Here, a switch case is inserted inside another switch case. User needs to enter two characters, H/h for head and T/t for tail. Both switch case (outer and inner) tests whether the input entered by user is Head or Tail. According to the combination of inputs entered by user, the output is displayed.

Output

H/h for head, T/t for tail Enter first choice-h Enter second choice-t Head and Tail H/h for head, T/t for tail Enter first choice-t Enter second choice-t 2 Tails

Switch-Case Fall-through

As was previously mentioned, switch statement’s use of case allows for fall through. This fall-through possibility can add to the readability of your code and allows for simplified logic.

Fall-through Example

# include <stdio.h> int main() { char* valueString; printf("Animals of Alaska\n"); valueString = "Kodiak"; printf("A %s is a type of ", valueString); switch (valueString) { case "Black Bear": case "Kodiak": case "Brown Bear": printf("bear!\n"); break; case "Salmon": case "King Salmon": case "Halbut": printf("fish!\n"); break; case "Qalupalik": case "Tornit": case "Tizheruk": printf("mythical Alaskan creature! Watch out!\n"); // valueString doesn't match our list of animals default: printf("Error! This animal is not known!\n"); } }

Output

Animals of Alaska A Kodiak is a type of bear!

Review : Switch vs if else

  • Check the Testing Expression: An if-then-else statement can test expressions based on ranges of values or conditions, whereas a switch statement tests expressions based only on a single integer, enumerated value, or String object.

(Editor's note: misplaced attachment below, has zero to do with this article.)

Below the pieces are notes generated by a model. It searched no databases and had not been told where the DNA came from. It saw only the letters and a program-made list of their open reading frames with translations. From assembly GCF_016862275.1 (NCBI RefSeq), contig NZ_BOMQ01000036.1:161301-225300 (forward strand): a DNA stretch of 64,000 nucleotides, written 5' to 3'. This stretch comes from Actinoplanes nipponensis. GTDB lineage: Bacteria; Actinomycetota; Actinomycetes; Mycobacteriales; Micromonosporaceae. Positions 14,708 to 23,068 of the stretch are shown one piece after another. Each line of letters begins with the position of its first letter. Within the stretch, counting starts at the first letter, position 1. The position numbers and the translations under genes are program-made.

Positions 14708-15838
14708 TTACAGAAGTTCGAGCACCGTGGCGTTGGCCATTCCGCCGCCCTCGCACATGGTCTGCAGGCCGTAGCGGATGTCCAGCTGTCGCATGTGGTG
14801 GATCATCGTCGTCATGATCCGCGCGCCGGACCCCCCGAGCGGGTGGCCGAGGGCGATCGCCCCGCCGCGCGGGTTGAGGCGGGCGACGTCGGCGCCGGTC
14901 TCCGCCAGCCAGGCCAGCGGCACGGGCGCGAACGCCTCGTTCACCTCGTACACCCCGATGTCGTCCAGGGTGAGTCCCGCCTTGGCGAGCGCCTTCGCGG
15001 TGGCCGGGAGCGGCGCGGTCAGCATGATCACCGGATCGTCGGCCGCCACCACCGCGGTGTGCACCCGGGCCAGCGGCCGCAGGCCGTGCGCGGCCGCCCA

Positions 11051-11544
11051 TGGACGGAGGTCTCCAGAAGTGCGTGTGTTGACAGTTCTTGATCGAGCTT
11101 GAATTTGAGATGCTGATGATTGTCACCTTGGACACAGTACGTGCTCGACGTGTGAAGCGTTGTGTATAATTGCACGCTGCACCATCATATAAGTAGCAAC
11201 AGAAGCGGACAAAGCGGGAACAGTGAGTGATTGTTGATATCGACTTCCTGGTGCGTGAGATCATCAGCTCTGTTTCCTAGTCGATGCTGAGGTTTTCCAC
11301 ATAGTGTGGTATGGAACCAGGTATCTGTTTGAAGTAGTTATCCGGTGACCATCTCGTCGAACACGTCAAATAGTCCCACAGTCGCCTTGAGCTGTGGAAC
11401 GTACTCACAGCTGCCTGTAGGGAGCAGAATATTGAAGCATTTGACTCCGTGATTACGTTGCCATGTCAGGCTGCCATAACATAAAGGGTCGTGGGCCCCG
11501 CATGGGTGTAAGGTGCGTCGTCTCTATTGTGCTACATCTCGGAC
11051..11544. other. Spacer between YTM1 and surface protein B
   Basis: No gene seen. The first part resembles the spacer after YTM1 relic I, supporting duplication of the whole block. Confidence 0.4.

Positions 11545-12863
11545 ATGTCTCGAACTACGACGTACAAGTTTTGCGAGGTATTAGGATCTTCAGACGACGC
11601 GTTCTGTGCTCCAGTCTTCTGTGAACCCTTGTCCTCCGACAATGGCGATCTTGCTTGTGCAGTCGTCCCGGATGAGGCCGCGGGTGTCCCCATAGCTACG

• Switch better for Multi way branching: When compiler compiles a switch statement, it will inspect each of the case constants and create a “jump table” that it will use for selecting the path of execution depending on the value of the expression. Therefore, if we need to select among a large group of values, a switch statement will run much faster than the equivalent logic coded using a sequence of if-elses. The compiler can do this because it knows that the case constants are all the same type and simply must be compared for equality with the switch expression, while in case of if expressions, the compiler has no such knowledge.
  • if-else better for boolean values: If-else conditional branches are great for variable conditions that result into a boolean, whereas switch statements are great for fixed data values.
  • Speed: A switch statement might prove to be faster than ifs provided number of cases are good. If there are only few cases, it might not effect the speed in any case. Prefer switch if the number of cases are more than 5 otherwise, you may use if-else too.
  • If a switch contains more than five items, it’s implemented using a lookup table or a hash list. This means that all items get the same access time, compared to a list of if:s where the last item takes much more time to reach as it has to evaluate every previous condition first.
  • Clarity in readability: A switch looks much cleaner when you have to combine cases. Ifs are quite vulnerable to errors too. Missing an else statement can land you up in havoc. Adding/removing labels is also easier with a switch and makes your code significantly easier to change and maintain.
  • Default case: In a switch statement, the requirement of a default case is necessary otherwise the program will crash for a non label match category. This situation doesn’t exist in if statements as the else part is considered as the default case handler
  • Break statement: After each label, a break keyword is required due to lack of namespace distinction.